Within the collection, I liked a few aspects in particular! In Kate Brauning’s story, I enjoyed the mental struggle of “is this girl flirting with me or just being nice?”, as well as the fact that she points out that it’s much easier to tell with boys, when you’ve been raised and socialized as a girl. Heteronormativity has put many of us in these kinds of situations before, so this was a super relatable moment. Also, I really liked the world that Mayara Barros created and would love to see a longer story with more detail and worldbuilding! 

“A god who hates their worshippers’ happiness is no god of ours.”

Initially, with Barros’ story, I liked that it appeared as if neutral/neopronouns were used for strangers before discovering what their pronouns are. However, when the character stated that xie uses the same neopronouns the main character was using, it did make me wonder if this was actually a worldbuilding aspect, or if the pronouns were simply used from the get-go because the author already knew what they were going to be and inserted them into the other characters’ points of view as a result of that. Additionally, I enjoyed Ha’s story and the exploration of sexual and romantic fluidity throughout the main character’s life, but it didn’t really read as a narrative story. Intead, it felt like someone telling a memory rather than the reader experiencing the story and romance alongside the characters. It’s possible that this was Ha’s intention all along, but I personally would’ve preferred a more narrative story so as to become more invested in the characters.

FAVES: Droplets of Starlight, How Not to Die (Again), Life is a Story of Change, Nothing Left Standing, On the Other Side, Read the Room, The Messenger

rating4 STARSabout the author

6469904Bogi Takács is a Hungarian Jewish agender trans person (e/em/eir/emself or they pronouns) and a resident alien in the US. E writes, edits and reviews speculative fiction and poetry. Bogi is a winner of the Lambda award for editing Transcendent 2: The Year’s Best Transgender Speculative Fiction, and a finalist for the Hugo and Locus awards. Eir debut poetry collection Algorithmic Shapeshifting is out now from Aqueduct, and eir debut short story collection The Trans Space Octopus Congregation is coming Fall 2019 from Lethe Press. You can find Bogi talking about books at, and on various social media as bogiperson.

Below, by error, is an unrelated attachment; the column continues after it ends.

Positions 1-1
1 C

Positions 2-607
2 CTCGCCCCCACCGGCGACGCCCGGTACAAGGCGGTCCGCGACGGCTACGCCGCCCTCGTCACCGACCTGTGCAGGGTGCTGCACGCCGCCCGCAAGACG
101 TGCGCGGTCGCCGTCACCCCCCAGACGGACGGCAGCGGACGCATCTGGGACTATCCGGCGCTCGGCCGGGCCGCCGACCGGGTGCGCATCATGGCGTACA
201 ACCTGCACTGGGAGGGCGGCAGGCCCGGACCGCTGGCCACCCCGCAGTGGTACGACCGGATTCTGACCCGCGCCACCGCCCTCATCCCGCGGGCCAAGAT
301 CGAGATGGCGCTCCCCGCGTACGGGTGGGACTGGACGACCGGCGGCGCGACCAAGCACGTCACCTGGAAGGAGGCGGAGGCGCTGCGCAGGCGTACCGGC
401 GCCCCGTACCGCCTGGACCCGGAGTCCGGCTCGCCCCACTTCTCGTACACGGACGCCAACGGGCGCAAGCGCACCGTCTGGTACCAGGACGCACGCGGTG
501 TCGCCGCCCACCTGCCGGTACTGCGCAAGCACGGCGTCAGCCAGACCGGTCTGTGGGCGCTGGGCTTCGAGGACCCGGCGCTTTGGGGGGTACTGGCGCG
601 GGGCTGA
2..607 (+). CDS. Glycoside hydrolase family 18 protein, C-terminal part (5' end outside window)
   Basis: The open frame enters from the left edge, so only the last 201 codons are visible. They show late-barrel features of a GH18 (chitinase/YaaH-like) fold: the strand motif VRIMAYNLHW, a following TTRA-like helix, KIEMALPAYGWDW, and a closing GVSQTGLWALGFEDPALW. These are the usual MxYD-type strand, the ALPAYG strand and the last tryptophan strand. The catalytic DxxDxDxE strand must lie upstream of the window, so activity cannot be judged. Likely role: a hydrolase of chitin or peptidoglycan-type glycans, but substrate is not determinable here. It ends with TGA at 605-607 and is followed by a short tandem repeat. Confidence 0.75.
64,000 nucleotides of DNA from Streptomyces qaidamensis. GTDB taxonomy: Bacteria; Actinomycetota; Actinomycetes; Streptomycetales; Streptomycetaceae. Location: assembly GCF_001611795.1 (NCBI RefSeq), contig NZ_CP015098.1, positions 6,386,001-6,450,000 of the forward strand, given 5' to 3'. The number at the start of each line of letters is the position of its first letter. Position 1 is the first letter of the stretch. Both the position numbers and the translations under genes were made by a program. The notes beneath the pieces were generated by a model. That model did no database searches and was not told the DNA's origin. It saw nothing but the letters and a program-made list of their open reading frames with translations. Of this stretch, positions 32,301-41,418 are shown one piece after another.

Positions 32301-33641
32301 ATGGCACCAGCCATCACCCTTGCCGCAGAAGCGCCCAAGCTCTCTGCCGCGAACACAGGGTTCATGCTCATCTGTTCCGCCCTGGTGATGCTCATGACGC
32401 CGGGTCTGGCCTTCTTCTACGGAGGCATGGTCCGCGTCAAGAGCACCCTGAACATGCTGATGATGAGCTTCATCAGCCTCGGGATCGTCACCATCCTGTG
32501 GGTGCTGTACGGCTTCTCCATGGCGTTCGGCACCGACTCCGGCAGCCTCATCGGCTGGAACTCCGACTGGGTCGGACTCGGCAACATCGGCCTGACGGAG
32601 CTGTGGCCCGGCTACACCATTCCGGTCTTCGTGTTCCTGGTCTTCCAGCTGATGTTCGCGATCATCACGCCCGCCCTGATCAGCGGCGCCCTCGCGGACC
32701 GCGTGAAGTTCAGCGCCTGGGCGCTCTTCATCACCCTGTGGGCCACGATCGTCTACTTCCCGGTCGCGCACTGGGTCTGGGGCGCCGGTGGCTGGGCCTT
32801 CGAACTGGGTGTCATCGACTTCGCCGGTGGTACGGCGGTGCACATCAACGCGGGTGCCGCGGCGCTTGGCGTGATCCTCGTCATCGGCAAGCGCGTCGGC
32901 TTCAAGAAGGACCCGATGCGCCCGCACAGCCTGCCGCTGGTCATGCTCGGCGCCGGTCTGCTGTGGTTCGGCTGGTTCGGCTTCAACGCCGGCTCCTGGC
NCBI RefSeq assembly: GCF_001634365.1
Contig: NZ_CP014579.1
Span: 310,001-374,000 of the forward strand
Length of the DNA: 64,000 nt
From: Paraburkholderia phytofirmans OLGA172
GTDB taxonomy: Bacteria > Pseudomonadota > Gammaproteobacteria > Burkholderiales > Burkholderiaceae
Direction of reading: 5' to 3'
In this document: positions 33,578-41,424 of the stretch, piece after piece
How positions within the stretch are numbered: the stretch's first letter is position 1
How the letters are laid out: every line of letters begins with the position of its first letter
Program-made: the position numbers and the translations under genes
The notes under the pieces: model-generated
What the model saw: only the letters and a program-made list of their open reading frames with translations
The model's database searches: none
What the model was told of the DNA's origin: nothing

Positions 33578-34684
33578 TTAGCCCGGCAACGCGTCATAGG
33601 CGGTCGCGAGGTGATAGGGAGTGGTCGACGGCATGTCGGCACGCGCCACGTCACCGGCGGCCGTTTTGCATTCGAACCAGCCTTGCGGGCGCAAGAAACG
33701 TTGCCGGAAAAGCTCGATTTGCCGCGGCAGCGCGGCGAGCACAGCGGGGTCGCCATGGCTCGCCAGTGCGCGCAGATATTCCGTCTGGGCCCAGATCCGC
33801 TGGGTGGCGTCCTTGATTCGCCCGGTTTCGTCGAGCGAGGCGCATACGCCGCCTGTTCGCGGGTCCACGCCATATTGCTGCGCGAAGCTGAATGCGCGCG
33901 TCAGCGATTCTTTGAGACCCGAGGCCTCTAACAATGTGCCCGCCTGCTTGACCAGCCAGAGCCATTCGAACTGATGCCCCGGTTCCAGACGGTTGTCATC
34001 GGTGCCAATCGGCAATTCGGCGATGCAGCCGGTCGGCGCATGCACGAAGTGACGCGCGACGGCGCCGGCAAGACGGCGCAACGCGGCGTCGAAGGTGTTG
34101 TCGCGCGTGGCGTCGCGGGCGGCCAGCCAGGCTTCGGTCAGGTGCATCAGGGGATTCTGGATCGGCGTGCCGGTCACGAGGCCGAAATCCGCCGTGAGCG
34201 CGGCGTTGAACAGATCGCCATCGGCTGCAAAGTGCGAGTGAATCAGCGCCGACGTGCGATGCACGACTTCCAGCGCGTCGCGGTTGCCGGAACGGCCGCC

7wUYc8DE_400x400Megan Manzano is a Puerto Rican and Polish writer living in New York City. Some of her short stories have been published in Twisted Sister Lit, Maudlin House, and The Chaos of Hard Clay Anthology. She has and continues to wear many hats in the publishing world: freelance editor, marketer, Pitchwars 2018 mentor, and Literary Agent Apprentice at Corvisiero Lit. In her spare time, she’s traveling, hiking, or binge watching television shows. If you can’t find her, offer to show her pictures of your pet. They work 100% of the time. 


EB41-TYUwAE8lJRVanshika Prusty (OneShe-Ka Pru-Sh-T), She/ They, was born in India and raised a little there and a little in Canada. Now, she is studying Indian History at the University of Alberta while working part-time at her favourite bookstore. On the rare occasion that she has a free moment, you can find her either typing away at a new story, or at the edge of your local forest, on a search for a path into another world. To connect with her, you can follow her on Twitter @ VanshikaPrusty and/or Instagram @Vanshikasbooks.

Kate Brauning is an author of young adult fiction, including How We Fall from Simon Pulse. She loves baking, sugar work, hiking, concerts, traveling to every part of the world, and teaching writing at her Breakthrough Writers’ Boot Camp. 


17601606Mayara Barros is an demisexual and demiromantic cis writer / artist from Rio de Janeiro, Brazil. She loves all kinds of fantasy stories and can’t get her brain to work on just one project at a time. Published Caleidoscópio, a flash fiction collection, with Editora Illuminare, and self-published the following short stories: The Keeper of Magic, Favorite and Crystalline, as well as an artbook with Inktober 2017 art and flash fictions. She’s also has a short story published on the indie anthology Momentum, organized by Gabriela Martins.